The 22nd Annual Joseph L. Rauh Jr. Lecture was delivered on April 4, 2014, by U.S. Secretary of Labor Tom Perez. After a welcome from DC School of Law Foundation Board Chair Mike Rauh and introduction of the Rauh Professor of Public Interest Law, Wade Henderson, by Dean Shelley Broderick, Henderson introduced The Secretary, who spoke for nearly an hour on a range of major issues and his deep connection to the School of Law and its mission.
“I have a wonderful connection to this school, and a wonderful affection for this School. … I started working in the Civil Rights division in the late 80s and the law school that had the greatest representation of attorneys in the section where I worked was then called Antioch School of Law but we had a bunch of folks who were people who trained me on how to be a lawyer and to this day I have great gratitude for how they trained me and how they mentored me. And I remember when I became Clinic Director at Maryland Law School in 2001—and Maryland has some pretty good clinics—I was seeking guidance on what to do, who do I call? This Tulman guy, who’s got game. You know? And I get back to the Civil Rights Division and I’m thinking about people to recruit in 2010 and who was one of the first people I tried to steal? This guy named Jonathan Smith—I don’t know if you heard from him earlier today? He doesn’t know a lot about this stuff, but he fakes it. (laughter) Jonathan is one of the most brilliant lawyers I have met. I had the privilege of serving on his board when he was the head of the Public Justice Center in Baltimore, and, again, the footprint of this law school—you said you were small, Dean, but if you are small, dean, you punch above your weight. And you’re always punching on behalf of people who need your help and that is why it will always be a pleasure and an honor…
“And to the students who are here. You’re here because you made some decisions that you don’t want to be just any old lawyer. You want to be a lawyer who when Judgment Day comes, you can look yourself in the eye and say, ‘I led a life in which I tried to build a better community.’ I used to give my students the following assignment on the second to last day of class. And that was, I used to ask them to write their obituary. And the purpose of that exercise, and I would do it on the second to last day because it’s been my experience in my career in law, that all too many lawyers have disproportionate mental health bills because they fail to take that step back and ask that question of ‘What am I doing here on the planet Earth?’ and ‘What do I want my legacy to be?’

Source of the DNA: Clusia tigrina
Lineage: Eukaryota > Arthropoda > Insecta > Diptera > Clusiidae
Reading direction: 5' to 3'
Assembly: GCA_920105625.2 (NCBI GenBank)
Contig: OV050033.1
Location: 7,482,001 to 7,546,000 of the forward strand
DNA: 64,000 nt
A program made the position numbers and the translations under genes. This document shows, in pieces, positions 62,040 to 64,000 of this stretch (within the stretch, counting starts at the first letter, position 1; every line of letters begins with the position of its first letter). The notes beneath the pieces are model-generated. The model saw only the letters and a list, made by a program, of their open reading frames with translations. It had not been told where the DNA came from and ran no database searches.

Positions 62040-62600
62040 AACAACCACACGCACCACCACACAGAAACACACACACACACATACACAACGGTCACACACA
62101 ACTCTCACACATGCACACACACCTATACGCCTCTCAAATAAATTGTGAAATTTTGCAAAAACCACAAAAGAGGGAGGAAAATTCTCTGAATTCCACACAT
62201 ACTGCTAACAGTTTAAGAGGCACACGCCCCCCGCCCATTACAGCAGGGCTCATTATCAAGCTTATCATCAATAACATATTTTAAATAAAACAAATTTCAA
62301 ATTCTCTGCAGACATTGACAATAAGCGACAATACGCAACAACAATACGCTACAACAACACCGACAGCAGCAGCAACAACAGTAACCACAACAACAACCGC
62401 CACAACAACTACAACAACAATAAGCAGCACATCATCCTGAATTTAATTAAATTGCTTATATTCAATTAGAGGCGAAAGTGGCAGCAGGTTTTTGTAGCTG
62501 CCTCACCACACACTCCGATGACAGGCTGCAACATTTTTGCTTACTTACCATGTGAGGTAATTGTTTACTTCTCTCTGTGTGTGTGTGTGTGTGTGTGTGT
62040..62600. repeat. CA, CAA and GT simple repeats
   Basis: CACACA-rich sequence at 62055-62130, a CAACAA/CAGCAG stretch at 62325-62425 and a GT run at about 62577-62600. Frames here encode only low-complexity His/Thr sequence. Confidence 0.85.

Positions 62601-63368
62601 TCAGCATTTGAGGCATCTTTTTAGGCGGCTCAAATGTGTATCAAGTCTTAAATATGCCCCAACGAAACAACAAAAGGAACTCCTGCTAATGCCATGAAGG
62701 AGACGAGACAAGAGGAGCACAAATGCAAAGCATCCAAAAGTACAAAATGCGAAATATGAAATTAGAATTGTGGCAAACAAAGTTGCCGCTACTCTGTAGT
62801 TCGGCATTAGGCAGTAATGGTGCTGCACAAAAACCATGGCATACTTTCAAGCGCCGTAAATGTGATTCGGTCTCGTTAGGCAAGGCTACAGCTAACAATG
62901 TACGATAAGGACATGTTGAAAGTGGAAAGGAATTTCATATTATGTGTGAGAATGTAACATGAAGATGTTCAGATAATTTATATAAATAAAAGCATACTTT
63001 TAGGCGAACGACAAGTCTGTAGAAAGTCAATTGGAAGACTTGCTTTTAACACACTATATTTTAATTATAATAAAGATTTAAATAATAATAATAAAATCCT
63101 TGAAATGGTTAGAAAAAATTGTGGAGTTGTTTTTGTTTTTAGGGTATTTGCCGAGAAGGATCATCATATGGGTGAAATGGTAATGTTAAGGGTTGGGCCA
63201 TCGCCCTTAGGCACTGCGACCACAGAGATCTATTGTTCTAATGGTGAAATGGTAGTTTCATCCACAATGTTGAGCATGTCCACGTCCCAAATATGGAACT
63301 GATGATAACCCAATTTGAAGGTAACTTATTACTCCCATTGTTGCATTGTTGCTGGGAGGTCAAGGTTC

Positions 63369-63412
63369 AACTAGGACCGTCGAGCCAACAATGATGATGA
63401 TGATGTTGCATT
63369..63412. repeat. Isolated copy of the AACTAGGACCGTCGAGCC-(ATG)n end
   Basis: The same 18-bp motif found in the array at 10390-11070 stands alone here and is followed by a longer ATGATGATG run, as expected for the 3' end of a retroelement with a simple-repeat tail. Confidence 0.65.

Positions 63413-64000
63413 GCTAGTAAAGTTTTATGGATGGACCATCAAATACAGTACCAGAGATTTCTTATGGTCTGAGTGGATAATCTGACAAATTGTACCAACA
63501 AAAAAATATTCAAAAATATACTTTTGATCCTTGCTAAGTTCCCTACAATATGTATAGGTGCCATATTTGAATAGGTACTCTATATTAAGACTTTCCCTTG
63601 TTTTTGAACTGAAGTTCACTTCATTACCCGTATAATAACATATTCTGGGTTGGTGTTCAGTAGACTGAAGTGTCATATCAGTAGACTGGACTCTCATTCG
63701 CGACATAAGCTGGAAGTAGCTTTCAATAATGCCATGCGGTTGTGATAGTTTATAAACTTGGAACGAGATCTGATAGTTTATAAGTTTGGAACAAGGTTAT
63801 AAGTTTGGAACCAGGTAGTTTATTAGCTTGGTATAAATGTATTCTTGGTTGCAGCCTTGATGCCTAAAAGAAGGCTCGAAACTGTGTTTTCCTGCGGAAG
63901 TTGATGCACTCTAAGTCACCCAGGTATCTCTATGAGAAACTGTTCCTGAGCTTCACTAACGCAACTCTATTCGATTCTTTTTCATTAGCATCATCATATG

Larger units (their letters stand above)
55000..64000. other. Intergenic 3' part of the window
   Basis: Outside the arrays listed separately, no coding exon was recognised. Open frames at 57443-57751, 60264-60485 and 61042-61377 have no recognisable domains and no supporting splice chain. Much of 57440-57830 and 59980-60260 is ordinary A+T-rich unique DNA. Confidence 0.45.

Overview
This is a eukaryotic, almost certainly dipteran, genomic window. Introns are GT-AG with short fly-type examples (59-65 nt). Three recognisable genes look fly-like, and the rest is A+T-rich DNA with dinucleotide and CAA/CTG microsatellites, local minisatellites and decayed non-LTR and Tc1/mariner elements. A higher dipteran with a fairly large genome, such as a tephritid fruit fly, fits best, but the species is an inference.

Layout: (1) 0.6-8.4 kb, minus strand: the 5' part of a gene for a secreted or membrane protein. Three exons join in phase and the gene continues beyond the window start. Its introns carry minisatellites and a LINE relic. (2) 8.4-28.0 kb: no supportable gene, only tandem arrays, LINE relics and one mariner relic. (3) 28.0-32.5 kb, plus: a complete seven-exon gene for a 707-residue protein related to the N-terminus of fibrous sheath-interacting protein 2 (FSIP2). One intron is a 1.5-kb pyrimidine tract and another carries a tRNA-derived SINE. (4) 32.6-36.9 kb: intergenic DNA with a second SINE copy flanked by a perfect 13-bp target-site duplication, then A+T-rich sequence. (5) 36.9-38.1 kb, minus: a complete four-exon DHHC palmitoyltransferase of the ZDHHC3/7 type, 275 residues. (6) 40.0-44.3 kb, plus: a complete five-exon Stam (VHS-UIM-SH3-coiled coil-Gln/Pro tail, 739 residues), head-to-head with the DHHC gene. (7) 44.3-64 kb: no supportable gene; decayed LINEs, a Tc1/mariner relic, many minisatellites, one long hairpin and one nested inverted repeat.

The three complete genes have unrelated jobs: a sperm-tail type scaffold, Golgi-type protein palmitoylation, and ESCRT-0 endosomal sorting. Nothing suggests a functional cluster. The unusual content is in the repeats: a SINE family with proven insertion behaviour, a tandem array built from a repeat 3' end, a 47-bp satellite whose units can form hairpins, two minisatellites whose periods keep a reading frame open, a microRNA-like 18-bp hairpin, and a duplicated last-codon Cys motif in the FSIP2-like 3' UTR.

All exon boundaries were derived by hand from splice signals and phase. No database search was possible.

“And lawyers as a bunch are disproportionately risk-averse. I’ve taken a number of risks in my life and I’m kind of an oddball because the older I get the more willing I get to take educated risks. Because I’ve led a charmed life, I’ve had the privilege of doing immigrant rights work, labor rights work, civil rights work, and every day I woken up I have loved my job and I’ve challenged my students every day to find your passion and follow your passion—because lawyers don’t do enough of that.
“Fortunately, at the DC School of Law, you do it, and that’s why people like Jonathan end up being leaders around our community here in DC and in Maryland and in his current job, across the nation. And so, I hope you’ll spend some time and do that. And share it with your professor, and put it in your drawer, and when you’re having a bad day read it and remind yourself why you’re on the planet Earth. I know I did that and that was helpful, especially on those periodic days where you did wonder.”
The Secretary went to speak in detail about the legacy of Dr. King on the anniversary of his death, about health care, voting rights, a variety of employment-related issues and poverty. He ended his talk with a return to his kind words for the UDC David A. Clarke School of Law:
“We have some democracy maintenance work to do my friends. And you are at the forefront of it. You do that work here at UDC. I love coming here because you all understand that this is a mission-driven institution. We need your help in that! … Fighting poverty will take persistence, fighting poverty will take partnership, fighting poverty will take leadership, fighting poverty will take law schools, like this great law school continuing to be at the forefront of these issues. And I am confident that you will, I am confident that we will succeed.”